Magna raises full-year projection for ad spending in US for 2023

There’s good news for the advertising world. A major ad forecasting firm, Magna, has raised its full-year projection for ad spending in the United States for 2023. This upward revision is driven by a more favorable economic outlook and continued heavy investment in specific digital advertising formats.

Magna has increased its forecast for US ad growth this year to 5.2%. This would amount to a total of $337 billion, a boost from its earlier prediction of 4.2% made in June. It’s important to note that these figures exclude spending related to cyclical events.

Despite earlier concerns of an impending economic downturn, advertisers have maintained their spending to support their brands and sales. While challenges persist, there’s cautious optimism about advertising spending and revenues in the second half of the year.

Several sectors, including travel, pharmaceuticals, retail, and consumer packaged goods, have shown strong spending in the second quarter. Automotive and entertainment brands saw relatively flat or slightly increased spending, while the financial and technology sectors experienced year-over-year declines.

Food and beverage giants like Kraft Heinz and Molson Coors have announced increased investments in marketing, with Molson Coors planning to boost its marketing spending by $100 million in the second half of the year.

The growth in US advertising spending is primarily fueled by digital media leaders such as Alphabet’s Google, Meta’s Facebook, and Amazon, with an anticipated increase of 9.6% in 2023. A notable segment within this digital landscape is retail media, where companies like Walmart and Uber Technologies allow advertisers to leverage their customer data for targeted ad campaigns.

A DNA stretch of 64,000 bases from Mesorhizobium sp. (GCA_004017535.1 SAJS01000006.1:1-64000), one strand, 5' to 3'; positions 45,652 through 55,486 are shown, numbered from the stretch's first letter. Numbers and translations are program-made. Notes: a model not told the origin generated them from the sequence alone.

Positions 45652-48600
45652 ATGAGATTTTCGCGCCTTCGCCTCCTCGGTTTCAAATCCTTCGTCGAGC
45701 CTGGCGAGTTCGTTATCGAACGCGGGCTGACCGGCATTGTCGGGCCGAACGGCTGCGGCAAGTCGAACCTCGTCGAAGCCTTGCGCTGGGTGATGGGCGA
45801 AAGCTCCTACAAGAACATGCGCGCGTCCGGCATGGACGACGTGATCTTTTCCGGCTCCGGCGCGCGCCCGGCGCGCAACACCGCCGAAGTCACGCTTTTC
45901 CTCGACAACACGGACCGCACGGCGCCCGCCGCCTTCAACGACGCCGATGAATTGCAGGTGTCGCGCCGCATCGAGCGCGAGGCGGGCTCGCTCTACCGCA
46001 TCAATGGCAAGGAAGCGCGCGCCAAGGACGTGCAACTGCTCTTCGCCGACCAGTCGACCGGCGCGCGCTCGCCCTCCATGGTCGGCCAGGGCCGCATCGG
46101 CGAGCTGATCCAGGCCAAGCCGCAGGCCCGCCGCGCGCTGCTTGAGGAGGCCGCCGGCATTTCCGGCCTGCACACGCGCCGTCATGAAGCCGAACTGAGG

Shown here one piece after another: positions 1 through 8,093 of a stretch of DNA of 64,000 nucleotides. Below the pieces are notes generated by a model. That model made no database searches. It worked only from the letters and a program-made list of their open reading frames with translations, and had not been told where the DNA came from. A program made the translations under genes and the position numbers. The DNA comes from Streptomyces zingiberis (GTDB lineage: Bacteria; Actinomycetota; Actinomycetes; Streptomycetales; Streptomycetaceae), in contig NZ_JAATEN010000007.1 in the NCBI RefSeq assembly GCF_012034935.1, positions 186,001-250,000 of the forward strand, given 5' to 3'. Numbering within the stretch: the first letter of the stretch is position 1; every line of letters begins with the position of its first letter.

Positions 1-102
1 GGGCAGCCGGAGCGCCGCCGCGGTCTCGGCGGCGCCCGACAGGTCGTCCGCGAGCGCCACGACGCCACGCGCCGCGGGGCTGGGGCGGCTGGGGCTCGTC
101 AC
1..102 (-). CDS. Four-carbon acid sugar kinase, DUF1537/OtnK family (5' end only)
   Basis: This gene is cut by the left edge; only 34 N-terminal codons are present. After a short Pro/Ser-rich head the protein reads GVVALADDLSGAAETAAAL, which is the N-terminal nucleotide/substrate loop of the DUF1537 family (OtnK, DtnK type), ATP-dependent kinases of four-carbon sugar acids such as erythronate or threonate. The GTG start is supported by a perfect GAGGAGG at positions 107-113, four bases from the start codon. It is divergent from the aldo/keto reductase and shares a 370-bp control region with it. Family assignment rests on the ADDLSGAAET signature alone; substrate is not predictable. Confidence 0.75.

In contrast, traditional media is expected to see a 3.6% decline in advertising spending this year, according to Magna’s projections.

Looking ahead to 2024, Magna predicts a similar trend, with ad sales (excluding cyclical events like elections and the Summer Olympics) expected to decrease by 3% for national TV and 5% for local TV.

Additionally, the ongoing writers’ strike could impact traditional TV by potentially causing a shortage of new content in the first half of 2024, further accelerating long-term declines in viewership.

The shift in ad spending toward digital platforms is challenging traditional TV networks, as advertisers seek more targeted approaches to reach potential customers, a departure from the broader reach associated with traditional methods. 

In addition, a recent sport indicated that the US digital advertising’s growth was expected to decelerate in 2023, marking the slowest pace of growth in the last 14 years. 

Written by Gizem Yılmaz


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